Deploying the MFJ-1984LP is no different than deploying any other wire antenna. It was super easy using my arborist throw line. That thin, rounded end insulator did certainly glide through the tree branches with ease. No hint of snagging.
On The Air
I connected the antenna directly to my IC-705 with no ATU in-line. Hypothetically, I knew this antenna should be resonant on 20 meters where I planned to start the activation.
Keep in mind that pre-made antennas are often designed to be a tad long and need to be trimmed so the operator can tweak the resonant point for their preferred spots on the band. Since I tend to use the lower part of the band for CW, I typically leave my antennas with a resonant point somewhere on the upper side of the CW portion of the bands. It’s not super critical for EFHW antennas because they tend to have ample bandwidth to give a full meter band good matches.
I had not trimmed the MFJ-1984LP, but decided it should be “resonant enough” for my purposes.
I found a clear frequency on 20 meters and checked the SWR. It was spot on at 1.3:1 on 14,031 kHz! Woo hoo!
I started calling CQ and collected several stations in short order despite the poor propagation that day.
I then moved to the 40 meter band and discovered the antenna also gave me an excellent match there. I started calling CQ POTA and was rewarded with a steady stream of contacts.
I imagine I could have racked up a lot of contacts at that activation, but I made up my mind that I wanted to fit in another quick activation afterwards, so cut it a bit short.
In the end, here’s a map of my 18 contacts made in 26 minutes of on-air time:
Not bad for five watts and a wire!
I made a real-time, real-life, no edit video of this activation which starts shortly after I deployed the MFJ-1984LP and ends a few moments after my last QSO. Against my better judgement, it includes all of my mistakes (including my inability to form the number 4 that day!):
No antenna is perfect and each time I start a product review, I keep a list of pros and cons. Here’s my list for this EFHW antenna:
Very affordable at $49.95
Effective: results so far have been excellent
EFHW is a proven field antenna design and resonant on several bands
No coil on the radiator to snag in trees (see con)
Backed by MFJ warranty
Purchase supports US manufacturing
Bulkier than comparable low power field antennas
No built-in winder (MFJ should consider altering the design to include one!)
Radiator is 66 feet long since there is no in-line coil to electrically shorten the length (see pro)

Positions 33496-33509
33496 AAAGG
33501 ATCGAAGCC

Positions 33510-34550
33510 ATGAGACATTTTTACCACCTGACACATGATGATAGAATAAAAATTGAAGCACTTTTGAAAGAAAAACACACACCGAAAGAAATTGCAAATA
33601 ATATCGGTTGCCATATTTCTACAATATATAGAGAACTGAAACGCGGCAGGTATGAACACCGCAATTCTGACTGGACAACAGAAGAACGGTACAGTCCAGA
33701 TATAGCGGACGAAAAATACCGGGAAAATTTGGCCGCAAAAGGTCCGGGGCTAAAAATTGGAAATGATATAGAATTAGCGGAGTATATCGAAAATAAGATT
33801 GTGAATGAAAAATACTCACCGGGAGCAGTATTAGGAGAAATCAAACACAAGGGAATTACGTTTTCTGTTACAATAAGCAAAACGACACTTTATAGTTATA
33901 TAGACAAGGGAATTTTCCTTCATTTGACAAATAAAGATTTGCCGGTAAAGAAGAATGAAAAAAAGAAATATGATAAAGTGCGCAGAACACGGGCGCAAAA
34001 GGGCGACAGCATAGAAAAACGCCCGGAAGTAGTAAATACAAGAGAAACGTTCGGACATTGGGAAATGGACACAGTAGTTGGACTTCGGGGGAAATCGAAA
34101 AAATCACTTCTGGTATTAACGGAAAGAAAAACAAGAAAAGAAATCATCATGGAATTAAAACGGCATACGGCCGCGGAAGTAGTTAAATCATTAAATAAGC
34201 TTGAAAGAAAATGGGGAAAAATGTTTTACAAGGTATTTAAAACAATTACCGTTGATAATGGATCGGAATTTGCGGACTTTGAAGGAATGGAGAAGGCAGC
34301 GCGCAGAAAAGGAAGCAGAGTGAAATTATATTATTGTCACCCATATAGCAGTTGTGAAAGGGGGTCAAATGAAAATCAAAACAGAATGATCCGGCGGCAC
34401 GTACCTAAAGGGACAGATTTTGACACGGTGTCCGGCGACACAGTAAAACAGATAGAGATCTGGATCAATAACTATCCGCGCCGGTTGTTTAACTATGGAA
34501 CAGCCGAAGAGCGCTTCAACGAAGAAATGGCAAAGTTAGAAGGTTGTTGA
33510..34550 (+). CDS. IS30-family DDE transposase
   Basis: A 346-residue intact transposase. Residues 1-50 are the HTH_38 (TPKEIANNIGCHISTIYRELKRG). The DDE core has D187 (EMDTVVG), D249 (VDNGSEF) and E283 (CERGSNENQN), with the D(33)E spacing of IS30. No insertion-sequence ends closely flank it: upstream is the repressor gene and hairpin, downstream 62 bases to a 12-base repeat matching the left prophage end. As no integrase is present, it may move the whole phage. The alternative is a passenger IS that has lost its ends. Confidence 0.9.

End insulator is effective, but feels slightly flimsy
In the end, there’s no magic here: the end fed half wave is a time-tested, proven antenna design and the MFJ-1984LP delivers. In terms of performance, I couldn’t be more pleased with it right out of the box. This isn’t a military-grade antenna, but it should last for years with proper use.
POTA activators that have access to trees in the field will appreciate the MFJ-1984LP. I should think you could also make an effective “V” shaped antenna if you have a telescoping support that’s 29-33′ tall.
I’m not so sure the average SOTA operator would find this antenna design as convenient–especially on high summits where you’re near or above the tree line. It could be difficult deploying a 66′ wire. That and this antenna is bulkier than other designs. If you’re backpacking it in, you typically want the most compact solution possible (this is where the EFT Trail-Friendly, Packtenna, and QRPguys designs really shine).
I will certainly employ the MFF-1984LP regularly–especially on days with less-than-stellar propagation. I think this might become a go-to antenna for the MTR-3B, LD-11, and IC-705 since all of them lack an internal ATU.
If you’re looking for an affordable, effective wire antenna, I can certainly recommend the MFJ-1984LP.
Do you have an MFJ end fed half wave antenna? What are your thoughts?
I thought I would drop you a line to say how much I am enjoying your posts – so much so I have subscribed.
I came across your posts while researching POTA (it is now available to hams in the UK and I have signed up for it). […]Most of my QRP sessions are pedestrian mobile but as I get older (I’m 82) I think they will become more /P.
What is quite different for me is that almost all of my operating is done from salt water marsh areas – so no trees at all for antenna supports. Of course, there are ways of getting around this problem by using masts with verticals, and mag loops. Using the readily available salt water amplifier, I’ve had quite a bit of DX success with SSB QRP. I’m now busy getting my CW up to scratch to get along better with POTA.
Here is a link to a YouTube video I made last year which shows a couple of my type of activity. It was made for a presentation so it is a bit long at 30 minutes:
73. ( or maybe that should be 72?). and Keep safe
Thank you, Tom! Brilliant presentation! Thank you so much for sharing (although you’re making me homesick for the UK). I love the idea of the sea water amplifier effect and have employed that in the past to my advantage. I wish the coast were a little closer to my QTH, but sadly it’s a good 4.5 hour drive at minimum.
Thank you and please let us know if you post new videos.